In response to mounting concern over bullying and the mental well-being of students, a number of initiatives are being planned in the Wellington Schools and across the village.
The long struggle was highlighted Nov. 28, when Samuel Oney told the Wellington board of education that his daughter, a 14-year-old Wellington High School freshman, has become fearful of attending class. She has been shoved and tripped by other students, he said.
“The true definition of bullying is someone using superior strength or influence to intimidate, persecute, harass, or strong-arm,” Oney said. “This behavior can be isolated or repeated.”
“To me, a zero tolerance policy against bullying means zero chances,” he said. “Not several chances to wait and see if a pattern develops or if it’s a repeated behavior. By definition, bullying isn’t always a repeated behavior.”
Oney asked the board what is being done to address the problem in the immediate future. Met with silence, he walked out of the meeting and said his daughter would not be attending school the following day.
“This girl sits in class and cries every day,” he said. “She comes home from school crying every day. She cries herself to sleep every night and is now afraid to come to school. What are you going to do now? Not in the future. Tomorrow.”
At the meeting, the board authorized LifeAct, a Cleveland based suicide prevention group, to begin working in the district with the organization’s services covered by grants.
According to superintendent Ed Weber, a Nov. 30 discussion with Oney and WHS principal Tina Drake ended on a more positive note.
On Dec. 1, Weber visited WHS to spend time with Oney’s daughter and gave her his personal contact information. He said he was shown examples of bullying toward her such as hostile Instagram posts.
“I had lunch with her and visited her classes,” Weber said. “She had a very good day today and seemed to be upbeat. Things have been said to her that need to have consequences. She’s a very, very nice girl.”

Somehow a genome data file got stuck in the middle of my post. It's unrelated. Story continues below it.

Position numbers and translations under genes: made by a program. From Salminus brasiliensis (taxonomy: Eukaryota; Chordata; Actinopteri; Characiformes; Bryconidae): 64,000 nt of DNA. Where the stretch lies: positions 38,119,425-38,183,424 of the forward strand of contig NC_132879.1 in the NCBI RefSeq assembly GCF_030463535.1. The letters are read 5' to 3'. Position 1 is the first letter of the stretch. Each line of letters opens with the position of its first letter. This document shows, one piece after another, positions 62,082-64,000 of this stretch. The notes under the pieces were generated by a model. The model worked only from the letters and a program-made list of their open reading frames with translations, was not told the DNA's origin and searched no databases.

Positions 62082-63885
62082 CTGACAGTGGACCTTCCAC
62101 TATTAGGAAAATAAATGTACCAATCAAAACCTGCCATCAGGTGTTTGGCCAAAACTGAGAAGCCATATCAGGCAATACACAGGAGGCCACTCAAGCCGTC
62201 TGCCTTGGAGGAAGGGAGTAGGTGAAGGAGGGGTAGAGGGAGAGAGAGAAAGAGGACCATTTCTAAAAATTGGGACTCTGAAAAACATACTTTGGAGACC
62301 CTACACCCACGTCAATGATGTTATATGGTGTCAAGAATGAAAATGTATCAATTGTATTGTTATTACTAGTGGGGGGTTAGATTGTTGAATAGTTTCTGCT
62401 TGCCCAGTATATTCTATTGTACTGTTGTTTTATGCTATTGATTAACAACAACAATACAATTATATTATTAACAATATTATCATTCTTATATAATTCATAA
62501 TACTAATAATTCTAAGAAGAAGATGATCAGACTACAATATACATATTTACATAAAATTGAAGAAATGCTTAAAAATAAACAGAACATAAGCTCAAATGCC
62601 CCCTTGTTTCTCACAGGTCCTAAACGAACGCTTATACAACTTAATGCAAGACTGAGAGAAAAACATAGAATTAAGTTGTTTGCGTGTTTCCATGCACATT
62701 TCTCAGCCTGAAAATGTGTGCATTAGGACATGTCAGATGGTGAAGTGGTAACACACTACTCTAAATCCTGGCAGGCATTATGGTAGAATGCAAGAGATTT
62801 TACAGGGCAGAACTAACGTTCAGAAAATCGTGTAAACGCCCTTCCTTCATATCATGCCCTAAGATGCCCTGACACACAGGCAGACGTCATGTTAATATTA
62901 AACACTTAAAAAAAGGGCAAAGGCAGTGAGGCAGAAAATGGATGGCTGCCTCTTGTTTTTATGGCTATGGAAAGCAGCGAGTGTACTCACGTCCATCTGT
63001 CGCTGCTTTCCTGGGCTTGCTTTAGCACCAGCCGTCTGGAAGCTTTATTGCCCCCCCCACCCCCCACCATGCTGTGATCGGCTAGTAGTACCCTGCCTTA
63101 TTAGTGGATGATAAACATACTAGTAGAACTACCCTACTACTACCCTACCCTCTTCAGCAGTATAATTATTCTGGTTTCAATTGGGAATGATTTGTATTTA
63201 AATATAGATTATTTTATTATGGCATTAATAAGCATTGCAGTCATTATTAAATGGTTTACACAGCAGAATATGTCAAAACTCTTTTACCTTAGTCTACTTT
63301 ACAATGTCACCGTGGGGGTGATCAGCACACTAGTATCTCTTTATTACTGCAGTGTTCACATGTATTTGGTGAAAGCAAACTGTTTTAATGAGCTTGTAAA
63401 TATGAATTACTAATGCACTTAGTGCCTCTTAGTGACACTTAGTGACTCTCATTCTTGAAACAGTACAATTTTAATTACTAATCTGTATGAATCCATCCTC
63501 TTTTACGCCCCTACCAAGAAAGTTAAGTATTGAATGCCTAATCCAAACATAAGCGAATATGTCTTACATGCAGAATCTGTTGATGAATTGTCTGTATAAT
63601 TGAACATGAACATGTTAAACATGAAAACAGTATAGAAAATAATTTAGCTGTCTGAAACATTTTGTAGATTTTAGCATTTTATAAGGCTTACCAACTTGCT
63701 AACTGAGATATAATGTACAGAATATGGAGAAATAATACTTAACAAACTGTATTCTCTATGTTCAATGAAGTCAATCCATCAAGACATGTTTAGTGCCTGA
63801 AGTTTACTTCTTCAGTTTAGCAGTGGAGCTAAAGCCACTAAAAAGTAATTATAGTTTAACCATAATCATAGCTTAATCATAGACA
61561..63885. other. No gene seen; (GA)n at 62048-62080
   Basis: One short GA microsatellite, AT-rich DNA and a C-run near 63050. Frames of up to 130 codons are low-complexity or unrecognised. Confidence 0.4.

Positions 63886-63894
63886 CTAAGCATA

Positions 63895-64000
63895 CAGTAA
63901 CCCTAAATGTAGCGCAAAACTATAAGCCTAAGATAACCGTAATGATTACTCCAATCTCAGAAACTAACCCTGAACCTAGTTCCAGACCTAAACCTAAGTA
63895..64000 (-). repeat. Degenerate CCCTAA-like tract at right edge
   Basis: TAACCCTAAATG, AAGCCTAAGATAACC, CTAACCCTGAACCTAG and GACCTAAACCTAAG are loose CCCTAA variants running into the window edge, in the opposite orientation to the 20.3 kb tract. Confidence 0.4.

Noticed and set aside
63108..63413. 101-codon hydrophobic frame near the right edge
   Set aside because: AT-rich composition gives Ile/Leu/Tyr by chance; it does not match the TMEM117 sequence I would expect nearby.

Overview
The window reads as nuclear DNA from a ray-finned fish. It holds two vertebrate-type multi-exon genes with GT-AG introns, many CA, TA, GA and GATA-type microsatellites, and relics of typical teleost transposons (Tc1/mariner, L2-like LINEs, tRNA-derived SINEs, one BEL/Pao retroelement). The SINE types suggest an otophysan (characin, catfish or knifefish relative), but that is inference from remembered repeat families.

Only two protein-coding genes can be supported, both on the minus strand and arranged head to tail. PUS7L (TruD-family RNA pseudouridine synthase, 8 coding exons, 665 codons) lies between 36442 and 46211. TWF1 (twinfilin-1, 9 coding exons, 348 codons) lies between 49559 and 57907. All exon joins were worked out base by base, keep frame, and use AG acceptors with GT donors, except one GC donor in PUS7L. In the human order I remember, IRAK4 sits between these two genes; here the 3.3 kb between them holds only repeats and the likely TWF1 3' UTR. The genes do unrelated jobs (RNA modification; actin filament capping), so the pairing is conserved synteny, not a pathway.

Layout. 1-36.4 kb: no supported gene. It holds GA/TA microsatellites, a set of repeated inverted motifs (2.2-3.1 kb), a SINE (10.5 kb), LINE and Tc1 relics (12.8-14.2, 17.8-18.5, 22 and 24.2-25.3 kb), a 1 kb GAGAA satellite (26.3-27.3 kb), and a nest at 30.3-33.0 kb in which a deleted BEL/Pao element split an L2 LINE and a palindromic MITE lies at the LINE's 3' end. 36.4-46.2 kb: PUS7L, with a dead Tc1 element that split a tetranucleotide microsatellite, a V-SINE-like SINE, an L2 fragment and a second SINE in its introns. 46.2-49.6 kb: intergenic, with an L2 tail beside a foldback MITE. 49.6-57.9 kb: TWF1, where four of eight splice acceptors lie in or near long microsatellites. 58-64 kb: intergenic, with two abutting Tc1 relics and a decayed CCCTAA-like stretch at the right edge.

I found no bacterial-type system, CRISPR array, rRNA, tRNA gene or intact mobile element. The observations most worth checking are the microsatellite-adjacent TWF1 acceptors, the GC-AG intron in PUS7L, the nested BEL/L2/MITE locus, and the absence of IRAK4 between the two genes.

“I feel we’re on top of the situation,” he said. “Mrs. Drake was also on top of it today and wants to make things right. We apologized to Mr. Oney for anything that made him feel like this situation wasn’t being handled properly. We want to make sure we’re not tolerating kids being disrespectful to each other.”
Two separate “Rachel’s Challenge” assemblies will be held for WHS and McCormick Middle School students Dec. 11. The program is named in honor of Rachel Scott, the first student who was gunned down in the 1999 Columbine High School massacre.
Last spring, the program came to WHS for the first time and led to the creation of a Friends of Rachel Club. Members plan on training anti-bullying student advocates the afternoon of Dec. 11 at the Patricia Lindley Center for the Performing Arts, where at 6:30 p.m. there will be a community discussion on bullying and mental health awareness.
The Lorain County Board of Mental Health is holding a separate discussion on the matter at 6:30 p.m. on Thursday, Dec. 14 at the LCCC Wellington Center.
In January, the mental health board will hold suicide prevention training sessions at WHS, which will include student questionnaires and private follow-ups if needed.
Applewood Centers, an Elyria-based counseling service contracted by the district, will conduct classroom sessions on dealing with stress for ninth- and 10th-graders and group discussions for all students in January.
Starting in the spring, training in the district will begin for the Olweus Bullying Prevention Program, which claims to reduce instances of reported bullying in schools by 50 percent and also cut down on other negative behaviors including vandalism, fighting, theft, and truancy.
That program was started by Norwegian psychology professor Dan Olweus, who conducted the world’s first long-term study on bullying in the 1980s. His book, “Bullying at School: What We Know and What We Can Do” has been published in 25 languages.
“This program will help create an environment of positivity and kindness,” said Drake. “It’s data-driven and has been proven to be effective. It’s something that affects all of Wellington. We’ll do the training and then aim for full implementation in the fall.”
“It will be students and staff training,” she said. “It will be about ways to identify bullying at the earliest possible point and be a big culture change for us. We just need to learn to treat people how we want to be treated and not judge.”
Jonathan Delozier can be reached at 440-647-3171 or @DelozierNews on Twitter.
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